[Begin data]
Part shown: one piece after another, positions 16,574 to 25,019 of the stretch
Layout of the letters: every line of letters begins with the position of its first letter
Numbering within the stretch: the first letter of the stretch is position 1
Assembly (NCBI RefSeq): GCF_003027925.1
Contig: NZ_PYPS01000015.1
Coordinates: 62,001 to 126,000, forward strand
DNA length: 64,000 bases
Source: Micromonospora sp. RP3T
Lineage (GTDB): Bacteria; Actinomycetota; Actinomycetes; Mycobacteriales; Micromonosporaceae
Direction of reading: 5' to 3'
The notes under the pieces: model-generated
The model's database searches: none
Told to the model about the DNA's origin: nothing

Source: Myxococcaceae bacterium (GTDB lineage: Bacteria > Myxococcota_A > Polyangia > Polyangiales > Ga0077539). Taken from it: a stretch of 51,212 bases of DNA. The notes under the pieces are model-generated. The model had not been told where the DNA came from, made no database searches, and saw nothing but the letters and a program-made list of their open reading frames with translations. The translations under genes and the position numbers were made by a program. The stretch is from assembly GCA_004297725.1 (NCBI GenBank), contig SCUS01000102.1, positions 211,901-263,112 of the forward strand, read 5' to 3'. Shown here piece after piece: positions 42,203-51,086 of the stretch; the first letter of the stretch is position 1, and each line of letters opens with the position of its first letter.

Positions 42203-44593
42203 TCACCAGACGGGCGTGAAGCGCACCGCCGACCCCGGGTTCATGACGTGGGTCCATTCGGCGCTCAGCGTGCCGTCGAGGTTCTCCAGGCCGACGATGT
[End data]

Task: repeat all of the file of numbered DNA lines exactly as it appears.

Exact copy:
Part shown: one piece after another, positions 16,574 to 25,019 of the stretch
Layout of the letters: every line of letters begins with the position of its first letter
Numbering within the stretch: the first letter of the stretch is position 1
Assembly (NCBI RefSeq): GCF_003027925.1
Contig: NZ_PYPS01000015.1
Coordinates: 62,001 to 126,000, forward strand
DNA length: 64,000 bases
Source: Micromonospora sp. RP3T
Lineage (GTDB): Bacteria; Actinomycetota; Actinomycetes; Mycobacteriales; Micromonosporaceae
Direction of reading: 5' to 3'
The notes under the pieces: model-generated
The model's database searches: none
Told to the model about the DNA's origin: nothing

Source: Myxococcaceae bacterium (GTDB lineage: Bacteria > Myxococcota_A > Polyangia > Polyangiales > Ga0077539). Taken from it: a stretch of 51,212 bases of DNA. The notes under the pieces are model-generated. The model had not been told where the DNA came from, made no database searches, and saw nothing but the letters and a program-made list of their open reading frames with translations. The translations under genes and the position numbers were made by a program. The stretch is from assembly GCA_004297725.1 (NCBI GenBank), contig SCUS01000102.1, positions 211,901-263,112 of the forward strand, read 5' to 3'. Shown here piece after piece: positions 42,203-51,086 of the stretch; the first letter of the stretch is position 1, and each line of letters opens with the position of its first letter.

Positions 42203-44593
42203 TCACCAGACGGGCGTGAAGCGCACCGCCGACCCCGGGTTCATGACGTGGGTCCATTCGGCGCTCAGCGTGCCGTCGAGGTTCTCCAGGCCGACGATGT